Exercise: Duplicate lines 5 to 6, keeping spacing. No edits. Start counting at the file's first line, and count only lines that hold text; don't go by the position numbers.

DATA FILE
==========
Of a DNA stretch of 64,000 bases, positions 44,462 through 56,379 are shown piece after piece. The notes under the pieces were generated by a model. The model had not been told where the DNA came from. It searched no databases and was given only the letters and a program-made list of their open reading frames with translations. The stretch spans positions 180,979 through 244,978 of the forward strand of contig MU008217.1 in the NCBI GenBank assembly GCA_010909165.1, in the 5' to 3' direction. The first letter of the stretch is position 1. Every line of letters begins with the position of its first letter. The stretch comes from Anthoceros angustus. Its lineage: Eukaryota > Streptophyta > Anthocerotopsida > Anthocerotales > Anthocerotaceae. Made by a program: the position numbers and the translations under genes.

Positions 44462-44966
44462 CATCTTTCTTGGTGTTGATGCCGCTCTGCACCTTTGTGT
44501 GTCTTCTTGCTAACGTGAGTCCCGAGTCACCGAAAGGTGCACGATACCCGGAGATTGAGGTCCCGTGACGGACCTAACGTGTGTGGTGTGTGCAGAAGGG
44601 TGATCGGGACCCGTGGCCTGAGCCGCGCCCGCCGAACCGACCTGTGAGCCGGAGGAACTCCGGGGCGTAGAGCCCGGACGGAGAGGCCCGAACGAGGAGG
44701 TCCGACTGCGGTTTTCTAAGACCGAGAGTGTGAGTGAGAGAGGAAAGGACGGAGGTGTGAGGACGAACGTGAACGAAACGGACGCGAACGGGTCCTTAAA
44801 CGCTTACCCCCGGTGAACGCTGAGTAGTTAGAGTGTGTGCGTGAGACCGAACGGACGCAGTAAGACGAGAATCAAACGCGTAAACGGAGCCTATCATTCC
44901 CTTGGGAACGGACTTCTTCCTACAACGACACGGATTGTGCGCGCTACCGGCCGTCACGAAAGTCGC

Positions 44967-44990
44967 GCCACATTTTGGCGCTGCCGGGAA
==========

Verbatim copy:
44601 TGATCGGGACCCGTGGCCTGAGCCGCGCCCGCCGAACCGACCTGTGAGCCGGAGGAACTCCGGGGCGTAGAGCCCGGACGGAGAGGCCCGAACGAGGAGG
44701 TCCGACTGCGGTTTTCTAAGACCGAGAGTGTGAGTGAGAGAGGAAAGGACGGAGGTGTGAGGACGAACGTGAACGAAACGGACGCGAACGGGTCCTTAAA